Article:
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computer monitor, or even a television, and you got far enough into the projection tube, you would discover that there are three "guns." (Remember, however, that actually looking for these guns will pretty much void your monitor's warranty.) These guns shoot out beams of light in varying levels of light and dark, in one of the three RGB colors, at each point on the screen. The brightnesses of each of these beams combine at each point to form all of the colors you see on your screen. Each point, by the way, is known as a pixel, which is a term to which we'll return later in the chapter.
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medium ). Figure 8-10 provides ahandy illustration for remembering which parts of the box can take avalue of auto, and which cannot.

Figure 8-10

Figure 8-10. Horizontal properties that can be set to auto

width must be set to eitherauto or a non-negative value of some type. CSSalso allows browsers to set a minimum value forwidth, below which a block-level element'swidth cannot drop. The value of this minimum can0% or a number divisible by 20; for example, rgb(40%,100%,80%) or rgb(60%,0%,0%). If you use RGB values on the 0-255 scale, then values should be either 0 or divisible by 51, as in rgb(0,204,153) or rgb(255,0,102).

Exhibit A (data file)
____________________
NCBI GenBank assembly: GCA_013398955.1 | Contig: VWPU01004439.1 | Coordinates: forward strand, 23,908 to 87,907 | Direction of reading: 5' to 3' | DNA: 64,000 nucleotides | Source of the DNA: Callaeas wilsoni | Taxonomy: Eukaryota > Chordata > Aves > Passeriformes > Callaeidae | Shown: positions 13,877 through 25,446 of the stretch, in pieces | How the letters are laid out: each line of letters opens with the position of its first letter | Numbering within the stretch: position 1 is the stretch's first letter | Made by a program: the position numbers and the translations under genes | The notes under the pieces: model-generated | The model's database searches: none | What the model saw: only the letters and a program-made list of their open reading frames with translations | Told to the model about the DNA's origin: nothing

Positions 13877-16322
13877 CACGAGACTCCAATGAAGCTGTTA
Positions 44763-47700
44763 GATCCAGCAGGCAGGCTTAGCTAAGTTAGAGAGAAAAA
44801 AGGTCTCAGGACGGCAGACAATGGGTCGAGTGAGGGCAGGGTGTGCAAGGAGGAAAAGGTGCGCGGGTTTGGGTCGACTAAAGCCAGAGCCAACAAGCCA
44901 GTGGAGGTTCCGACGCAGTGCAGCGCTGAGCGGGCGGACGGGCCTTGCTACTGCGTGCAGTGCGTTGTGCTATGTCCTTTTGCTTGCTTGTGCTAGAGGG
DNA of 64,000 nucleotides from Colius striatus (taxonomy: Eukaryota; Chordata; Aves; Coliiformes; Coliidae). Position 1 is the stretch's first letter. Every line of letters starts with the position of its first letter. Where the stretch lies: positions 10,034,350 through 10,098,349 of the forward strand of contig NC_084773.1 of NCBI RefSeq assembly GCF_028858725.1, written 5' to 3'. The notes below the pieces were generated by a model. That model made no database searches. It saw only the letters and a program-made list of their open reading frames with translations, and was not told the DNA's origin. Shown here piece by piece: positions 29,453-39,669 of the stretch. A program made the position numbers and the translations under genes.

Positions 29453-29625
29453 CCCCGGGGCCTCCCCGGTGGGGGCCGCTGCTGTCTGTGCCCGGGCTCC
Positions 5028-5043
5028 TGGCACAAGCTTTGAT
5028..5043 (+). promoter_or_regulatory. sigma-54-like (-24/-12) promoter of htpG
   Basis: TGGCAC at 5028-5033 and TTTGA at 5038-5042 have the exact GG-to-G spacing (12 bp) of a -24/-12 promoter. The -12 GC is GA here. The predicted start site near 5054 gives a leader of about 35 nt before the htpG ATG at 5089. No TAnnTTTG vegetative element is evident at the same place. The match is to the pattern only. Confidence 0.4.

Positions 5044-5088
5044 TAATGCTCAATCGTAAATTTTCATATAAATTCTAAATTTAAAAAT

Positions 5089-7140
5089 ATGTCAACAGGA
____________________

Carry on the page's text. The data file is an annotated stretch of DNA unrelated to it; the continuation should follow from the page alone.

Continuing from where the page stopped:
With hex pairs, the appropriate values are 00, 33, 66, 99, CC, and FF. Any hex-pair

XML is totally extensible

By not predefining any tags in the XML Recommendation, the W3C allowed developers full control over customizing their data as they see fit. This makes XML very attractive to encoding data that already exists in legacy databases (by using database metadata, and other schema information). This extensibility of XML makes it such a great fit when trying to get different systems to work with each other.

XML supports shareable structure (using DTDs)

Since the structure of the XML document can be specified in DTDs they provide a simple way to make it easier to exchange XML documents that conform to a DTD. For example, if two software systems need to exchange information, then if both of the systems conform to one DTD, the two systems can process information from each other. DTDs are not as powerful as some kind of schema architecture for XML, they don't support typing, subclassing, or instantiation mechanisms that a schema architecture must have.

unless you set different values for the position, background imagesalways start tiling from the top left corner of the containingelement. Length values

Finally, we turn to length valuesfor positioning. When you supply lengths for the position of thebackground image, they are interpreted as offsets from the top leftas possible, a right-floating element as far to the right as possible. A higher position is preferred to one that is further to the right or left.

Again, this rule is subject to restrictions introduced in the preceding rules. There are similar caveats here as in Rule 8, although they are not quite so fuzzy. As you can see from Figure 8-38, it is pretty easy to tell when an element has gone as far as possible to the right or left.

Figure 8-38

Figure 8-38. Get as far to the left (or right) as possible